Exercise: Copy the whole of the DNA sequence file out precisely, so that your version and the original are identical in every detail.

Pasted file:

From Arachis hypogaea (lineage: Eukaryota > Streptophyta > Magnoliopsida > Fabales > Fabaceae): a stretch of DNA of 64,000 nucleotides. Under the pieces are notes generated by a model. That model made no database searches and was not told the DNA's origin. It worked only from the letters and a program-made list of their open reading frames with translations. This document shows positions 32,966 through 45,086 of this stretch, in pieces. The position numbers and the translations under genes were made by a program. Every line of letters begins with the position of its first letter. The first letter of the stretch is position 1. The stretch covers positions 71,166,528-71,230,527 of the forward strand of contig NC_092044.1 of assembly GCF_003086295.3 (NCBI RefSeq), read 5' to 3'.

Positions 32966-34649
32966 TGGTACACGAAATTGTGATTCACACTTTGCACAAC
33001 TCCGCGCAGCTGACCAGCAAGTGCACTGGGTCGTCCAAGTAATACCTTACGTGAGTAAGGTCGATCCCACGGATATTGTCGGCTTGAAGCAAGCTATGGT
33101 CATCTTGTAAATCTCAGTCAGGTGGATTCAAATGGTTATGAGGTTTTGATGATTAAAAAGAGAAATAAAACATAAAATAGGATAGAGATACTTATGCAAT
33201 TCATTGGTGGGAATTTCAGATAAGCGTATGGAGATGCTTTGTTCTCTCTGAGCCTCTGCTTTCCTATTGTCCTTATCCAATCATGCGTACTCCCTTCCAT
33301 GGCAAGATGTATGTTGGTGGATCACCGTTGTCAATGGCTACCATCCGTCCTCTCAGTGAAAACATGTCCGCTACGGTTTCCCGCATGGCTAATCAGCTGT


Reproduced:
From Arachis hypogaea (lineage: Eukaryota > Streptophyta > Magnoliopsida > Fabales > Fabaceae): a stretch of DNA of 64,000 nucleotides. Under the pieces are notes generated by a model. That model made no database searches and was not told the DNA's origin. It worked only from the letters and a program-made list of their open reading frames with translations. This document shows positions 32,966 through 45,086 of this stretch, in pieces. The position numbers and the translations under genes were made by a program. Every line of letters begins with the position of its first letter. The first letter of the stretch is position 1. The stretch covers positions 71,166,528-71,230,527 of the forward strand of contig NC_092044.1 of assembly GCF_003086295.3 (NCBI RefSeq), read 5' to 3'.

Positions 32966-34649
32966 TGGTACACGAAATTGTGATTCACACTTTGCACAAC
33001 TCCGCGCAGCTGACCAGCAAGTGCACTGGGTCGTCCAAGTAATACCTTACGTGAGTAAGGTCGATCCCACGGATATTGTCGGCTTGAAGCAAGCTATGGT
33101 CATCTTGTAAATCTCAGTCAGGTGGATTCAAATGGTTATGAGGTTTTGATGATTAAAAAGAGAAATAAAACATAAAATAGGATAGAGATACTTATGCAAT
33201 TCATTGGTGGGAATTTCAGATAAGCGTATGGAGATGCTTTGTTCTCTCTGAGCCTCTGCTTTCCTATTGTCCTTATCCAATCATGCGTACTCCCTTCCAT
33301 GGCAAGATGTATGTTGGTGGATCACCGTTGTCAATGGCTACCATCCGTCCTCTCAGTGAAAACATGTCCGCTACGGTTTCCCGCATGGCTAATCAGCTGT